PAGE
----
Thursday, April 27, 2017

A clearly devised concept with mixed results in fledgling BK Opera's Werther in Melbourne

Another small opera company popped up on the scene in Melbourne last year to provide valuable performance opportunities for the city's enthusiastic band of singers. Great news for opera! Actually, I'm not entirely convinced. It seems to me that opera in the city needs to start focusing on building up and not out.

"No sets. No props. No microphones. Just beautiful music and amazing singers". It sounds like concert opera. That's newcomer BK Opera's catchphrase for presenting "bare bones" opera to Melbourne audiences but their new production of Massenet's Werther, with minimal cuts, doesn't really come as bare as all that.

Allegra Giagu as Charlotte and Patrick MacDevitt as Werther
Director Kate Millet and conductor James Penn's interpretation - that this is a story not about 'dying for love' but dying from undiagnosed depression and that the poet Werther may still have taken his own life even if Charlotte had married him - is spot on.

Millet brings this clearly devised concept to the table and it's smartly groomed with a serviceable performance area, a few props - a portrait of the newly reigning young Queen Elizabeth centred over two solid armchairs and a side table with lamp, telephone and record player - with some stylish post-WWII costumes that add immensely to the effect. We're in England and, though sung in French, the idea works well, thankfully with the help of English surtitles (compliments of Lyric Opera of Melbourne). The cast, when not 'on set', rested at trestles on the hall's perimeter - a good touch that reinforced the up-close nature of the production.

But, as appealingly grafted the aesthetic is with the venue, a combination of singers misgauging comfortable audio levels, together with Abbotsford Masonic Hall's low-level acoustic sophistication and rehearsal room-like atmosphere, hindered the overall experience.

A few old vinyl tracks play before the boisterous Le Bailli (Samuel Thomas-Holland), and his friends Johann (Joshua Erdelyi-Götz) and Schmidt (Steve Carolane) arrive in an atmosphere the antithesis of gloom that pervades the work - a jolly trio initially held back by a lack of tuning into each other but rectifying this by their final attractively sung and aptly restrained "Noël! Jésus vient de naître".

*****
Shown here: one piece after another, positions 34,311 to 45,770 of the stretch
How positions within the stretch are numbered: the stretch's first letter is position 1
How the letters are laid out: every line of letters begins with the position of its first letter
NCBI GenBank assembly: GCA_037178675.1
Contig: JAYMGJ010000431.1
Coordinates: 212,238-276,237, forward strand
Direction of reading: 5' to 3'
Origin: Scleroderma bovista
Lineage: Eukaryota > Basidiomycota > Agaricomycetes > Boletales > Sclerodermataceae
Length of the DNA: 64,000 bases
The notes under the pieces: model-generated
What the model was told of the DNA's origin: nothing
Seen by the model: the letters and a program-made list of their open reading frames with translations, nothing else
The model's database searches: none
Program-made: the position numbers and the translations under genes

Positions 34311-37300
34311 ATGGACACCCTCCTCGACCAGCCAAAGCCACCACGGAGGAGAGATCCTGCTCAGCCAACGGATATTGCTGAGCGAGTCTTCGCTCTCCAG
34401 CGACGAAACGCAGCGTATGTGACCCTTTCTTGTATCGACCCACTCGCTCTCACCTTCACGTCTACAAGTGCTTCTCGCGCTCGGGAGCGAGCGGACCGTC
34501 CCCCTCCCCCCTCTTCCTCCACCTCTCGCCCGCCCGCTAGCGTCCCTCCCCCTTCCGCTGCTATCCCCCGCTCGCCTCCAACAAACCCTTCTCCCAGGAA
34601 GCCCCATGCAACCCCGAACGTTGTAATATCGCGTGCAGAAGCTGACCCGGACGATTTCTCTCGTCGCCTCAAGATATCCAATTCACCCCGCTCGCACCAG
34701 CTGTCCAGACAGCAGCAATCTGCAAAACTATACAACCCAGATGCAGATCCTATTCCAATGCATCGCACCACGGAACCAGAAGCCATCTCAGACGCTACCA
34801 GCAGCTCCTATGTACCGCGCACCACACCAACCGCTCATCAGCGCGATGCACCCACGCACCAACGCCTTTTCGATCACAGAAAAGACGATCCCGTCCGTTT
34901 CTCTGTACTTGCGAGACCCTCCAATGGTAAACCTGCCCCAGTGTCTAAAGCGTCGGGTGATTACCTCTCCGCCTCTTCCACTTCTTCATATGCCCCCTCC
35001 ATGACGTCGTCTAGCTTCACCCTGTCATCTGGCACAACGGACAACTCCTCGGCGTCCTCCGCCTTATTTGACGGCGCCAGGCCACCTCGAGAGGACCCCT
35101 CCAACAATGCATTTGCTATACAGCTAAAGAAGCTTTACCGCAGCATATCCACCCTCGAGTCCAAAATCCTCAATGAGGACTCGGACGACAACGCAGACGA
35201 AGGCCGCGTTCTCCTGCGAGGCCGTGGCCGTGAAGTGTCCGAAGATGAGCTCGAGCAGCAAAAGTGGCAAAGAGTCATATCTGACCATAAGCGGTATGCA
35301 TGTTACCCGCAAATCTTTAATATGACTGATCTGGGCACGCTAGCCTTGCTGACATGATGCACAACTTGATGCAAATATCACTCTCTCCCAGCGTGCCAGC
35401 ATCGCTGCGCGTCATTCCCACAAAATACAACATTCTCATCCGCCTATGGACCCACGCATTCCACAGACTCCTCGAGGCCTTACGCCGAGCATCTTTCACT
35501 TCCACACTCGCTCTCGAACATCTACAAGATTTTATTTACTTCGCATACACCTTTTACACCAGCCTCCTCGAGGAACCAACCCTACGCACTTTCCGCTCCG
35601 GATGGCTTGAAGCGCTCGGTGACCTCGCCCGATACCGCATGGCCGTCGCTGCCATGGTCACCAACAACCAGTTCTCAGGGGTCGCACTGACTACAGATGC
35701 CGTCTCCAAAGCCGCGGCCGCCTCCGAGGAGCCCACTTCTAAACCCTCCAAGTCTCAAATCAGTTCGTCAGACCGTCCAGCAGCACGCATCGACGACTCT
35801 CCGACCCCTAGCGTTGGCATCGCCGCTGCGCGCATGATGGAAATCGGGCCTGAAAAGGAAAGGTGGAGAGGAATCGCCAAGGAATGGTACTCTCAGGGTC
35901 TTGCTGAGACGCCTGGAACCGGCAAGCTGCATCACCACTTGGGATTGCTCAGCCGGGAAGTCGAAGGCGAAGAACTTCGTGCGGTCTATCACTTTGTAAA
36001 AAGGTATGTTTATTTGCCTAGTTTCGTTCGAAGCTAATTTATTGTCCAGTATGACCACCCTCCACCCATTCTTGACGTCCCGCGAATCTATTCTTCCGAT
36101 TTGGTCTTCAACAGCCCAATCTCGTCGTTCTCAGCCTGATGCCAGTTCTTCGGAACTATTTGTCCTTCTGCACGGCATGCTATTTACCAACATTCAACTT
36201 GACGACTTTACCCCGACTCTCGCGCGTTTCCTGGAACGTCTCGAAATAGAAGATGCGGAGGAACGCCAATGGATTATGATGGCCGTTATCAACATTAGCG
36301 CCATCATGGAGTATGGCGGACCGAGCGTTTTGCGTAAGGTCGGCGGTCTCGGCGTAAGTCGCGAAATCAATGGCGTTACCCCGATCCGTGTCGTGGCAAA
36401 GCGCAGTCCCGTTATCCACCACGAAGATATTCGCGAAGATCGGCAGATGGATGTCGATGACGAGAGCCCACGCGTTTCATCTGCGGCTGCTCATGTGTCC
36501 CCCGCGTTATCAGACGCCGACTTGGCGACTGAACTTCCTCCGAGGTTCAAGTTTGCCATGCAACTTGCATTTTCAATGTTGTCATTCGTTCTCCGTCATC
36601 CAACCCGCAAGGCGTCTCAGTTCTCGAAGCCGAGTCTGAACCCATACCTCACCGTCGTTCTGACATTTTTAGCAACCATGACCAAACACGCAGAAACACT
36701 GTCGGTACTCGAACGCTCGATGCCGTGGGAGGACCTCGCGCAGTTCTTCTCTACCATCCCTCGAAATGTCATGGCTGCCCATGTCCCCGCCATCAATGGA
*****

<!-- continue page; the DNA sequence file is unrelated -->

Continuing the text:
In 'normalising' the difficult and tragic foreground of Werther's and Charlotte's more introspective portrayal and subsequent loss, contrasts are worked further with the innocent and bubbly Sophie, crisply and sweetly sung by April Foster and Charlotte's betrothed and grounded Albert, firmly, warmly and handsomely sung by Finn Gilheany.

Patrick MacDevitt as Werther and Finn Gilheany as Albert
As the titular character, however, it seemed our dishevelled Werther, Patrick MacDevitt, was never going to escape from the sickly pain that consumed his whole being. Truckloads of ardency in vocal thrust and persistent downcast frowns weren't converting into a convincing picture. MacDevitt, who understudied the role for Lyric's Werther in 2014, has a striking and large tenor. There is warmth and pliancy to be discovered in the voice but, here, it was heavily sacrificed for unrelenting power, making it hard to invest sympathy in his character's two-dimensional desperate obsession.

In wide contrast, dressed in mourning black, the richly centred and emotively well-calibrated mezzo-soprano, Allegra Giagu, mixed radiance with elegance and poise as Charlotte. In a woman she effortlessly showed as kind and dutiful, troubled and empathetic, Giagu's Charlotte also portrayed a love for Werther that felt real despite the picture of incompatibility. In Act III's opening aria, "Werther! Qui m'aurait dit ... Ces lettres!", in which she dolefully reads over Werther's letters, Giagu dug deep with heartfelt voice on every rise and fall and effected a quivering vibrato that mirrored a crushed inner soul - a performance highlight.

At the side, as conductor, Penn's broad sweeps of the air lovingly shaped what could be gleaned from Massenet's score with only two musicians - Pam Christie attentive on piano and Grace Gilkerson providing excellent technique and essential lugubrious underpinning on cello arranged by Penn.

Just how well this new little boat fairs and finds its raison d'être within the existing scene is yet to be seen. BK Opera's Werther has much appeal but, at this stage, it feels as if it needs tweaking for its audience.

Masonic Hall
141 Gipps Street, Abbotsford
Until 7th May


Production photos: courtesy BK Opera

2 comments:

  1. To the attention of the reviewer please do your homework next time or at least look at the program you will find that the singer playing le Bailli, is named Samuel Thomas-Holland not David Lawson-Smith.

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